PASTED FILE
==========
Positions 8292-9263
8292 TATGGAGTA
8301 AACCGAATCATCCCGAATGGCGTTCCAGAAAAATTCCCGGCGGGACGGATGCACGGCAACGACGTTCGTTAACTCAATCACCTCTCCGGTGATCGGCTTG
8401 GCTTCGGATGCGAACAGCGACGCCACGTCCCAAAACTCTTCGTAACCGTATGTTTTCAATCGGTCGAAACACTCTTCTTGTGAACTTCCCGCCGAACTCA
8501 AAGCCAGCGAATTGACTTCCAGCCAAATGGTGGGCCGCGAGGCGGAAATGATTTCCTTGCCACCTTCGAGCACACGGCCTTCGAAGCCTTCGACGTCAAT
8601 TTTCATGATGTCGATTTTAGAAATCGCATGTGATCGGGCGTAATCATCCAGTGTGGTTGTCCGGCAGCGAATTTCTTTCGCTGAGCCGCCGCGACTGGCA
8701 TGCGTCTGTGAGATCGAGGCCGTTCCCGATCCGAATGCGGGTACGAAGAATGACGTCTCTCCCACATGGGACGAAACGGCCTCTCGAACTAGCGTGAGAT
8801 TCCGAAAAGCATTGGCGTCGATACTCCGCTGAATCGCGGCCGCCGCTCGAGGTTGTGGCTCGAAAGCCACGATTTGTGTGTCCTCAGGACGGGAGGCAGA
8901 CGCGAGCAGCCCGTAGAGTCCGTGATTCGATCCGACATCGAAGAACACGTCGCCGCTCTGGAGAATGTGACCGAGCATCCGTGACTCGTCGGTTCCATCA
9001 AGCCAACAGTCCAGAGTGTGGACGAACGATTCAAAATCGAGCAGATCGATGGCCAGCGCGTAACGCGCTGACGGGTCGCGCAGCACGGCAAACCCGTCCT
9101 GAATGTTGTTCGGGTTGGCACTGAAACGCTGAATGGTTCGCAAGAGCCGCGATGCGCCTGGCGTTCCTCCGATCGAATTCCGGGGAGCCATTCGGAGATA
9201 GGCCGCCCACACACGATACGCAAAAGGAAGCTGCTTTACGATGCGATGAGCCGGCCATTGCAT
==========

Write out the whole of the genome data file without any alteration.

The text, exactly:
Positions 8292-9263
8292 TATGGAGTA
8301 AACCGAATCATCCCGAATGGCGTTCCAGAAAAATTCCCGGCGGGACGGATGCACGGCAACGACGTTCGTTAACTCAATCACCTCTCCGGTGATCGGCTTG
8401 GCTTCGGATGCGAACAGCGACGCCACGTCCCAAAACTCTTCGTAACCGTATGTTTTCAATCGGTCGAAACACTCTTCTTGTGAACTTCCCGCCGAACTCA
8501 AAGCCAGCGAATTGACTTCCAGCCAAATGGTGGGCCGCGAGGCGGAAATGATTTCCTTGCCACCTTCGAGCACACGGCCTTCGAAGCCTTCGACGTCAAT
8601 TTTCATGATGTCGATTTTAGAAATCGCATGTGATCGGGCGTAATCATCCAGTGTGGTTGTCCGGCAGCGAATTTCTTTCGCTGAGCCGCCGCGACTGGCA
8701 TGCGTCTGTGAGATCGAGGCCGTTCCCGATCCGAATGCGGGTACGAAGAATGACGTCTCTCCCACATGGGACGAAACGGCCTCTCGAACTAGCGTGAGAT
8801 TCCGAAAAGCATTGGCGTCGATACTCCGCTGAATCGCGGCCGCCGCTCGAGGTTGTGGCTCGAAAGCCACGATTTGTGTGTCCTCAGGACGGGAGGCAGA
8901 CGCGAGCAGCCCGTAGAGTCCGTGATTCGATCCGACATCGAAGAACACGTCGCCGCTCTGGAGAATGTGACCGAGCATCCGTGACTCGTCGGTTCCATCA
9001 AGCCAACAGTCCAGAGTGTGGACGAACGATTCAAAATCGAGCAGATCGATGGCCAGCGCGTAACGCGCTGACGGGTCGCGCAGCACGGCAAACCCGTCCT
9101 GAATGTTGTTCGGGTTGGCACTGAAACGCTGAATGGTTCGCAAGAGCCGCGATGCGCCTGGCGTTCCTCCGATCGAATTCCGGGGAGCCATTCGGAGATA
9201 GGCCGCCCACACACGATACGCAAAAGGAAGCTGCTTTACGATGCGATGAGCCGGCCATTGCAT